March 2, 2017
A recent Colorado Supreme Court case has clarified the statutory tolling provision concerning third-party construction defect claims. In Goodman v. Heritage Builders, Inc., 2017 CO 13, the Court held that such claims are timely—irrespective of the general construction defect statutes of limitations and repose—so long as they are asserted within the 90-day period set forth in 13-80-104(a)(b)(II), C.R.S.
Generally speaking, construction defect claims are subject to a two-year statute of limitations, 13-80-102, and a six-year statute of repose, which can extend up to an additional two years for claims arising during the fifth or sixth years after substantial completion. 13-80-104(1)(a). Third-party construction defect claims, however, are governed by section 13-80-104(1)(b)(II), which provides:
Notwithstanding the provisions of paragraph (a) of this subsection (1), all claims … by a claimant against a person who is or may be liable to the claimant for all or part of the claimant’s liability to a third person: (A) Arise at the time the third person’s claim against the claimant is settled or at the time final judgment is entered on the third person’s claim against the claimant, whichever comes first; and (B) Shall be brought within 90 days after the claims arise, and not thereafter.
Such third-party claims may be asserted during the principal construction defect litigation, or within the 90-day period following settlement or final judgment of such litigation. CLPF-Parkridge One, L.P. v. Harwell Investments, Inc., 105 P.3d 658, 665 (Colo. 2005).
In a series of cases, the Colorado Court of Appeals held that, while section 13-80-104(1)(b)(II) tolled the statute of limitations for construction defect claims by general contractors against subcontractors, it did not affect operation of the statute of repose. See Sierra Pac. Indus., Inc. v. Bradbury, 2016 COA 132; Shaw Const., LLC v. United Builder Servs., Inc., 2012 COA 24; Thermo Dev., Inc. v. Cent. Masonry Corp., 195 P.3d 1166 (Colo. App. 2008). In short, these cases held that a third-party construction defect claim asserted after the statute of repose period had run was barred regardless of whether the claim was asserted within the 90-day period provided by section 13-80-104(1)(b)(II). The Colorado Supreme Court disagreed.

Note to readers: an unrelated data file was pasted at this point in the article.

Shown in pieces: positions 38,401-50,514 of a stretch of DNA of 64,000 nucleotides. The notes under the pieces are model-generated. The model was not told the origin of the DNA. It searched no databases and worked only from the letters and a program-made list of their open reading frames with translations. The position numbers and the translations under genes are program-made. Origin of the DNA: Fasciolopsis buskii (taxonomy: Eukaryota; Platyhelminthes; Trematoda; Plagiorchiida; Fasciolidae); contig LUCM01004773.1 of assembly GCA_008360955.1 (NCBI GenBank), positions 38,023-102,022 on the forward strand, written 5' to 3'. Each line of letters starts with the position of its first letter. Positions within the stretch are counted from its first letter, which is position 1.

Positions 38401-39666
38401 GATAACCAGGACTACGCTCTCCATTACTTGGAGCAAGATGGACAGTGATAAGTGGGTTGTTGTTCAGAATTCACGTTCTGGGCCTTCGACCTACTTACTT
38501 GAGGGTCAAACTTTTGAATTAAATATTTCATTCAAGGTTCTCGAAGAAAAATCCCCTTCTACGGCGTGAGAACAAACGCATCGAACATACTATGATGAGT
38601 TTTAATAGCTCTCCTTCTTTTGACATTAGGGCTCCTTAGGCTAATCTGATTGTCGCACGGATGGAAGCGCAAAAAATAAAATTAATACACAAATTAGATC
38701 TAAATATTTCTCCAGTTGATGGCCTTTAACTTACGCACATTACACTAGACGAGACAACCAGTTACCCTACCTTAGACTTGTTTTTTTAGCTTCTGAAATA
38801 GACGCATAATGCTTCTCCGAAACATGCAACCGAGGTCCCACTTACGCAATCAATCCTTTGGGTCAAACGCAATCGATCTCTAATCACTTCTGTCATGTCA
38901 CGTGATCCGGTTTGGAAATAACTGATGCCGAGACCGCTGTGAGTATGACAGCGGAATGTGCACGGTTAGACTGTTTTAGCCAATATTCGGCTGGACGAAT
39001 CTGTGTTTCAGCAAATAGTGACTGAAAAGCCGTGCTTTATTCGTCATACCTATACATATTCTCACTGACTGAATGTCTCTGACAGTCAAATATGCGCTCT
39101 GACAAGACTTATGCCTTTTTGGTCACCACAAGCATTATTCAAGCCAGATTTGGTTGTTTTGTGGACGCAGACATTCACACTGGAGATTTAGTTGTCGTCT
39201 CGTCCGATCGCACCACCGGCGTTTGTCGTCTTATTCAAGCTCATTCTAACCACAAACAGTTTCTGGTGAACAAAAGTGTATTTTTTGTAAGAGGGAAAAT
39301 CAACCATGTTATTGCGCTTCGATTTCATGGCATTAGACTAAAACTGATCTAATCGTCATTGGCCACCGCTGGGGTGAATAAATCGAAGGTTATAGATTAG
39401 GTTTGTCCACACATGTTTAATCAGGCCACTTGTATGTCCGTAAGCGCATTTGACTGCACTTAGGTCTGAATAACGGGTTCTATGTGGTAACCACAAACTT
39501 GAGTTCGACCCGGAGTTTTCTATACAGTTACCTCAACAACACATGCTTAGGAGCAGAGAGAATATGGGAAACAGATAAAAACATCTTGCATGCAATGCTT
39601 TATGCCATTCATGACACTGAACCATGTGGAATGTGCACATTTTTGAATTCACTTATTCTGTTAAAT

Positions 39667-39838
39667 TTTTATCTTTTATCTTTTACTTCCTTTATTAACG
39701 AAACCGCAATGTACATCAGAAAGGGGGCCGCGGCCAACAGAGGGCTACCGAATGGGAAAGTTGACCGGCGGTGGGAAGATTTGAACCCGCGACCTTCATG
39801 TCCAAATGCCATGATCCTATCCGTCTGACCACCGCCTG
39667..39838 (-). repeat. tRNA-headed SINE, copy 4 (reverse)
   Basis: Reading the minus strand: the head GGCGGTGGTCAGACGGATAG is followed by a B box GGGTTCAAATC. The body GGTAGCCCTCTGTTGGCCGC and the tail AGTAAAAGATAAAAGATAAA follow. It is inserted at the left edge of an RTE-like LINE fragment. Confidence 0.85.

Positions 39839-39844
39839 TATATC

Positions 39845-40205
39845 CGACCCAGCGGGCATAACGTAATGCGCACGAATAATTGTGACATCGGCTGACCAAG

In Goodman, the Court found that “the phrase ‘[n]otwithstanding the provisions of paragraph (a) of this subsection (1),’ plainly and unambiguously precludes the application of both the statute of limitations in section 13-80-102 and statute of repose in section 13-80-104(1)(a) to third-party claims made pursuant to section 13-80-104(1)(b)(II).” Accordingly, the Court overruled the previous Court of Appeals decisions and held that “the statute of repose is irrelevant for purposes of third-party claims brought under section 13-80-104(1)(b)(II).”
The Colorado Supreme Court’s decision in Goodman benefits general contractors by clarifying an ambiguity concerning when they must assert third-party claims against their subcontractors and suppliers and allowing such claims regardless of whether the statute of repose period expired. For subcontractors and suppliers, however, the decision provides a mixed bag. On one hand, subcontractors and suppliers cannot rely on the six- (up to eight)-year statute of repose as an absolute bar to claims against them. They may have to defend against claims first brought an undeterminable number of years after substantial completion if litigation involving the general contractor is drawn out. On the other hand, the decision may ultimately reduce the number of claims asserted against subcontractors and suppliers by removing the incentive for general contractors to prematurely file third-party claims rather than risk being barred by the statute of repose.
For more information on this or other issues concerning construction litigation, please contact the authors of this article or visit the DGS website.